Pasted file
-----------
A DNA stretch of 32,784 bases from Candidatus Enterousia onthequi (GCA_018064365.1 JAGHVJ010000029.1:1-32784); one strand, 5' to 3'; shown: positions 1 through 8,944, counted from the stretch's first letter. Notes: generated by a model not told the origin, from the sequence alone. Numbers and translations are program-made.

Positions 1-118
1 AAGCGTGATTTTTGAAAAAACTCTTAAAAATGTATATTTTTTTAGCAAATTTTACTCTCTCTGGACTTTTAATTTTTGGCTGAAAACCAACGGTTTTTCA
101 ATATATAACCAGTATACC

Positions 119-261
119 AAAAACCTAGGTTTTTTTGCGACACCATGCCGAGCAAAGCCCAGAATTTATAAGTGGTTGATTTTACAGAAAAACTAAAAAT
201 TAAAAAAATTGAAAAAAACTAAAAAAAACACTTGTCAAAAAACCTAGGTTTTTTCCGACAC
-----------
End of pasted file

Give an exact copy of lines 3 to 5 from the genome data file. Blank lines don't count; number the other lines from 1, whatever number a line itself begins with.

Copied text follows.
1 AAGCGTGATTTTTGAAAAAACTCTTAAAAATGTATATTTTTTTAGCAAATTTTACTCTCTCTGGACTTTTAATTTTTGGCTGAAAACCAACGGTTTTTCA
101 ATATATAACCAGTATACC

Positions 119-261